The photos below ex Ken Ricketts show the recent Gulf Harbour work.
24-02-2017 Update – Photos below ex Robin Elliott of Ranui berthed in Dove Cove Marina, early Jan 2017
The above photos of El Alamein (now named Ranui) show her c.1956 when she was in commercial charter on Lake Taupo. (photos ex Google ex Karen Moren via Ken Ricketts)
Some history below from the Ranui website
Formerly known as El Alamein, the ‘great dame’ of Taupo charter boats started her sailing career on Lake Rotorua after World War II.
Ranui was launched as El Alamein on 29 January 1945 for use by patients of the Rotorua Convalescent Hospital after the Second World War.
Named after that part of the Middle East where New Zealand servicemen distinguished themselves in action, the 32-foot kauri cabin launch was donated to the convalescent depot by the Patriotic Fund: Joint Council of the Red Cross and St John. Specially designed for use on Lake Rotorua and for passage through the Ohau Channel to Rotoiti, she was built by McGeady and was capable of seating up to 40 passengers.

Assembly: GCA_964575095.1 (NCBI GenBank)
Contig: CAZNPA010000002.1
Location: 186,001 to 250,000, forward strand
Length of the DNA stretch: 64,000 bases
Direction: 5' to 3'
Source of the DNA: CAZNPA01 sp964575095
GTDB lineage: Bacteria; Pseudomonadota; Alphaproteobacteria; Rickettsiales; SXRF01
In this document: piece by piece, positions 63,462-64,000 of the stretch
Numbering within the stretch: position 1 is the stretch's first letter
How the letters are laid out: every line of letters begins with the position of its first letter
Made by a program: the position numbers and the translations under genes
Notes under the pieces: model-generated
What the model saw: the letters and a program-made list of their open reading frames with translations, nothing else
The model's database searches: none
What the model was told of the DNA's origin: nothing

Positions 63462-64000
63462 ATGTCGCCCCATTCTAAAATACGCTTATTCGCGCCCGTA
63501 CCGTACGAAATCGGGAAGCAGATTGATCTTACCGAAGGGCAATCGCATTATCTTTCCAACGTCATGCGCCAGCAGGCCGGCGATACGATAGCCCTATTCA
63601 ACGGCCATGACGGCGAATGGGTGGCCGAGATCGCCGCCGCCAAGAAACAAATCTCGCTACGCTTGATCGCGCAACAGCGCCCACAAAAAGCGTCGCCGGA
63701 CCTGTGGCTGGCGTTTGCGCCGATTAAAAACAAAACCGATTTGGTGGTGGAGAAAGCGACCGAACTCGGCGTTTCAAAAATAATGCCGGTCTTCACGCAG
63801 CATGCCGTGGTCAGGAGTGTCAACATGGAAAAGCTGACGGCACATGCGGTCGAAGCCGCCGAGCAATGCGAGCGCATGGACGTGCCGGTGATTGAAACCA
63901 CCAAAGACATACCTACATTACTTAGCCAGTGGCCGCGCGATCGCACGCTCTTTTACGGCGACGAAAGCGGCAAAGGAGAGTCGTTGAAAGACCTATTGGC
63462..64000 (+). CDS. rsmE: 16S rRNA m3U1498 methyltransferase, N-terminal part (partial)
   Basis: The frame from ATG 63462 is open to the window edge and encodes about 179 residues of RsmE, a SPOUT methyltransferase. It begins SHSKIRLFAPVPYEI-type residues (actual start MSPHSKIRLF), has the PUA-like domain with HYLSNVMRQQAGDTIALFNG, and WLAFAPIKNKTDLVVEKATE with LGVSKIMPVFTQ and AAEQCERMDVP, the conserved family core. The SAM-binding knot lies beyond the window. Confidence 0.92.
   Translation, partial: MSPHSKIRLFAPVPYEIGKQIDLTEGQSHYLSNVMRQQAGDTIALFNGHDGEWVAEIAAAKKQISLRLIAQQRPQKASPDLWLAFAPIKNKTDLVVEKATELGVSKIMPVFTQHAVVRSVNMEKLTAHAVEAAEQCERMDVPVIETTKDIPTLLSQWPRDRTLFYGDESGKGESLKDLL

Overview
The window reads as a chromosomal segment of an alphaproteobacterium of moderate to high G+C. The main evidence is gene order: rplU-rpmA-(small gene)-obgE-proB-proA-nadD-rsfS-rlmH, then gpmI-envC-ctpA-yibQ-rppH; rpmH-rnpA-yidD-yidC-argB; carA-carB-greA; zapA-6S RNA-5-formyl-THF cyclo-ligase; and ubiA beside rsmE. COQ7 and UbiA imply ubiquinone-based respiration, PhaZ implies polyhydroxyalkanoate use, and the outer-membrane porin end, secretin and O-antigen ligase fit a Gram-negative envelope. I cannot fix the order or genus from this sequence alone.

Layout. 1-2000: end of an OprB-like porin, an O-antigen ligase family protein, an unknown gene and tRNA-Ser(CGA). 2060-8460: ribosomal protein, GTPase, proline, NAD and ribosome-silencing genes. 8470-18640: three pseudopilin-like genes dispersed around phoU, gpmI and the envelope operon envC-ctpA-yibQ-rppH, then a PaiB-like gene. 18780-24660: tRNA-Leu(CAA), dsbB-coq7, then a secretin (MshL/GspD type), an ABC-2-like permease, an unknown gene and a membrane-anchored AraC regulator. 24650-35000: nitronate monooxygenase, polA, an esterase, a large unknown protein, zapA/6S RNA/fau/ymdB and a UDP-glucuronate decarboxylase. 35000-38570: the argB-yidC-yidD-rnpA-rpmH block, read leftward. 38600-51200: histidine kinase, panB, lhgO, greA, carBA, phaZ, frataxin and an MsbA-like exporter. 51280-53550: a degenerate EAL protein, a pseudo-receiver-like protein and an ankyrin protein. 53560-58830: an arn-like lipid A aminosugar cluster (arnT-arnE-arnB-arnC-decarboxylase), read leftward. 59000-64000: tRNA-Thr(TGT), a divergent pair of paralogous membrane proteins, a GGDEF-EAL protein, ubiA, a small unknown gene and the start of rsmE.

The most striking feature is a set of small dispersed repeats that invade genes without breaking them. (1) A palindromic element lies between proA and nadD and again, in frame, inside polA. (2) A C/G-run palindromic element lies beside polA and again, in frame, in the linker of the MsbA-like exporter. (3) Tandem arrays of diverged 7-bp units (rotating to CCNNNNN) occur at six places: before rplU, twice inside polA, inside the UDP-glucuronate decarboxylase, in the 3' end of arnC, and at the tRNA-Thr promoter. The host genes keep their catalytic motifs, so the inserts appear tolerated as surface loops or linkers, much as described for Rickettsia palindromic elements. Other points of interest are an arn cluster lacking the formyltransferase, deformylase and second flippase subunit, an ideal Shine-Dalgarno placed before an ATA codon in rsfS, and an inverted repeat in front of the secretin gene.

For the first 4 years of her life Ranui was an open boat, with a small cabin and bunk room up forward captained by William J. Pollock. She was a familiar sight, often carrying up to 40 convalescing soldiers, many in wheelchairs, on Lake Rotorua excursions as part of their rehabilitation. She played a big part in easing the soldiers back into civilian life.
Ranui was sold in August 1949 as the numbers of ex-service patients dropped and maintenance costs rose. She was trucked to Lake Taupo on 24 August 1949 and purchased by Ron Martin – the money from the sale was returned to the Patriotic Fund Board.
Two years later one of Taupo’s old-time residents, Noel East, put on a full cabin and was first to have Ranui surveyed.
The next owner was from Hawke’s Bay and used her privately before selling her to one of Taupo’s most familiar commercial boat operators – Jim Storey. He had Ranui surveyed and used her commercially for many years, taking visitors out on Lake Taupo tours for fishing and sightseeing.
In 1980 Ranui was purchased by Graham Twiss and he continued taking visitors out on Lake Taupo tours and fishing for a further 34 years.
Ranui has recently been refurbished by her present owners, Sarah & Jamie Looner & again is operating as a charter boat on Lake Taupo. Click link below to view photos of her today.
photos & details ex Paul & Roger Drake